Workers comp controversy grows as more business owners complain of bills from the state (NY)
Jim Kenyon, cnycentral.com: "...Michael T. Berns, former Commissioner on the State Workers Comp Board, now runs a website critical of the way the Board operates. He blames the Board for allowing the self-insured trusts to run up multi-million dollar debts. "The State of New York allowed what I would call a Ponzi scheme to take place and therefore the State of New York should take the responsibility of making these people whole." Berns said."
Elite Doctor Network Targets Florida for Medical Tourism
"Inbound (to the US) medical tourism is a $5 billion industry with an estimated 1 million patients each year travelling to the United States to access some of the world's best medical care. While much of that revenue has historically gone to major hospitals, new technologies - like Telehealth - have made it feasible for individual doctors in private practice to participate. HelloMD has an international strategy, with translation of its growing body of content into five languages, and strategic alliances in China and elsewhere."
- Caroline McDonald, Risk Management Monitor: Zero Tolerance Needed to Stop Construction Injuries
- Dave DePaolo: Vultures At Both Ends
- Michael Gavin, Evidence Based: Opioid-Related Emergency Room Visits Driving Costs
- Florida insurance commissioner calls for bigger cut in workers' compensation rates
- The NLRB creates another test for Independent Contractor Status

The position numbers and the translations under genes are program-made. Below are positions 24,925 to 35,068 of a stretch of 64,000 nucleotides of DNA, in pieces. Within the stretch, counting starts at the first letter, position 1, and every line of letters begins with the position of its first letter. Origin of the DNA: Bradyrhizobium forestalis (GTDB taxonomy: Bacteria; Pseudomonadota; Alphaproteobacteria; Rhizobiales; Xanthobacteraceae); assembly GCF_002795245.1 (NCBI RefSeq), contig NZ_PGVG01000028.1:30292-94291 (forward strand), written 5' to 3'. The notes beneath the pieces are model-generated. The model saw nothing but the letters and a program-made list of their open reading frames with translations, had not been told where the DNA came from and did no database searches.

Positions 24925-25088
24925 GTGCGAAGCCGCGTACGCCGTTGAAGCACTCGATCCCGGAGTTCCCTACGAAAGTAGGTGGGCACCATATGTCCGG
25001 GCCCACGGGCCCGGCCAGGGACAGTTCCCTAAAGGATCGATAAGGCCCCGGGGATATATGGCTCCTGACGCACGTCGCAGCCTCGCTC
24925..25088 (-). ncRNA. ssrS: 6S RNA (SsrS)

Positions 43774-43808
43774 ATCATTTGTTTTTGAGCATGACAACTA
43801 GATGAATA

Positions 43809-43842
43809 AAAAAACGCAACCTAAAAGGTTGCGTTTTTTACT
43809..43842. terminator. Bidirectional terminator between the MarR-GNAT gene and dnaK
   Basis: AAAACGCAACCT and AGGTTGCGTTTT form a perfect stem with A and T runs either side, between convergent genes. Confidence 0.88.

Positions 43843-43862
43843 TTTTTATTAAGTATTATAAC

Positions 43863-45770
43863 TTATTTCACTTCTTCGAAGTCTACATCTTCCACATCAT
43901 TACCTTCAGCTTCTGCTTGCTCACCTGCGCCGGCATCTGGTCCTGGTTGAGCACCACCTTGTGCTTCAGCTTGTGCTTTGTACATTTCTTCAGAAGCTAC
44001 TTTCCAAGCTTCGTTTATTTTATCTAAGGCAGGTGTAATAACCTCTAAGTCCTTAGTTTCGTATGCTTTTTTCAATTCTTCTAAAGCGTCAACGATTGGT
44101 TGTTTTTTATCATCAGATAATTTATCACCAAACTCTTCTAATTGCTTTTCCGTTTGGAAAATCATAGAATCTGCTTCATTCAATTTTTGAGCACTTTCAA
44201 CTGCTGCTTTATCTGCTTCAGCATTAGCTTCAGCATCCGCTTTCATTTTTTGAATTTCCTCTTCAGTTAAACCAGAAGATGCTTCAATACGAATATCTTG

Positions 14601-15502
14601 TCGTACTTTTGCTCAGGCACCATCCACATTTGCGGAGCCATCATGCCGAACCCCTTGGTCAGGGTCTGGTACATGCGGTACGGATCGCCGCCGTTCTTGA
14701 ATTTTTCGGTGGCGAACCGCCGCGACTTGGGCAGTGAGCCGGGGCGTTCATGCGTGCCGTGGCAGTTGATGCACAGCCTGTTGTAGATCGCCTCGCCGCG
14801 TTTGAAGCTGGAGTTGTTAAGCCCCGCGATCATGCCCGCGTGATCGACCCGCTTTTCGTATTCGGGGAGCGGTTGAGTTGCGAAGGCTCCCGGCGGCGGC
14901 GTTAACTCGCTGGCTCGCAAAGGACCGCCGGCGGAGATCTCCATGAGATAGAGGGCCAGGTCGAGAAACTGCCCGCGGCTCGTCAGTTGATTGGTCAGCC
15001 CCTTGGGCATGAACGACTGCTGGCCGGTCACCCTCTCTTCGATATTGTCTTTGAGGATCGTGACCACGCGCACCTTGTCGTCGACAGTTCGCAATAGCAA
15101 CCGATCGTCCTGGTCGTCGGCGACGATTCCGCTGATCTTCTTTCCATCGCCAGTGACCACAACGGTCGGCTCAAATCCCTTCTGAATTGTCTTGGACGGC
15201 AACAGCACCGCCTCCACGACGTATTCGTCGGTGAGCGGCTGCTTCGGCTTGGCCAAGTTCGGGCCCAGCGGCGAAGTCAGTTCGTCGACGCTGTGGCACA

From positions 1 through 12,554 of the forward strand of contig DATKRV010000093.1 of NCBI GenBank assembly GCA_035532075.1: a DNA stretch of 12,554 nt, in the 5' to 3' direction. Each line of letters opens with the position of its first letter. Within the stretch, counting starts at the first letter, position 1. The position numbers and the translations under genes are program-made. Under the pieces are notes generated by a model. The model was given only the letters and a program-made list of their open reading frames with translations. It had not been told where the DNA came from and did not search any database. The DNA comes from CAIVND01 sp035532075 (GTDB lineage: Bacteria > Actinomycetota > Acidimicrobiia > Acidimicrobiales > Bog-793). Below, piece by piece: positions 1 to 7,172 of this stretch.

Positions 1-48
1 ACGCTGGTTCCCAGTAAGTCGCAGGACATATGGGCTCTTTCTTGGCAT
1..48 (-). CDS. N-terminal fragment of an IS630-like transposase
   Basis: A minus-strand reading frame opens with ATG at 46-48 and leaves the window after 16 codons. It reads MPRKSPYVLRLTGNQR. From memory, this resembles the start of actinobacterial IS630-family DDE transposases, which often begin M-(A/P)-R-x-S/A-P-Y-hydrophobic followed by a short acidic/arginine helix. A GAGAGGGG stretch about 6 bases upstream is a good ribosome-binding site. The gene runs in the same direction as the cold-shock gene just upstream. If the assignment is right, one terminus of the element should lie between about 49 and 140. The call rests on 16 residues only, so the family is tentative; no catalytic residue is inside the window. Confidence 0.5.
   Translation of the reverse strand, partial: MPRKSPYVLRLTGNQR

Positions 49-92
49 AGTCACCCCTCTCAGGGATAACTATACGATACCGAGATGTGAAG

- EEOC Targeting Wellness Programs
- Paduda: Asbestos & Workers Comp
- New report: More action needed to protect salon workers' health
- House TRIA bill gets no support from business groups
- Here are the 3 most common types of workers' comp fraud, and how to prevent them
- Productivity Strategies: Getting Employees Back to Work After an Injury
- 10 Facts For any organization with employees on the roadway
- Slow down: International TV spots promoting safe driving speeds
- Combustible Dust: Good Housekeeping Practices Could Save Your Business
- Top P&C Brokers Ranked
- Ambulance Drone Delivers First-Aid Supplies on Demand
- Business owner taken into custody for not paying OSHA fines
November 11, 2014
"...to help employers, managers and supervisors, human resource professionals, and employee assistance program (EAP) providers relate to and support their employees who are Veterans and members of the Reserve and National Guard.
In this toolkit, you can learn about Veterans and the military, such as what Veterans bring to the workplace and what the military structure and culture is like. You can also learn how to support employees who are Veterans or members of the Reserve or National Guard in the workplace, through reading about common challenges and how to help, reviewing communication tips, reading a report about Veterans in the workplace, or by downloading handouts to use with EAP clients. Finally, Veterans and their family members can find employment resources for Veterans."
November 7, 2014
Here's a fascinating clip on high voltage cable inspection, which the poster says is "not a job for a hot duck."
For more information on the clip, see the description under the video at YouTube. If you're thinking of this as a possible career path, see The Salary of a High Voltage Cable Inspector. But be aware that robots may be encroaching on your career aspirations.
November 7, 2014
Waiting for your biweekly dose of health wonkery? Wait no more - Jennifer Salopek has a fresh post at Wing of Zock - Health Wonk Review: The Election Week Edition. Topics include the ACA, Ebola, MD kickbacks, venture capital healthcare investments & more - check it out.
November 5, 2014
As we approach the holiday season and millions of Americans plan for poultry as a dining choice, OSHA has cited Wayne Farms for a variety of serious worker safety violations. While these types of citations constitute news that is generally only of interest in the health and safety circuit, they speak much more widely to general public health issues that should concern us all.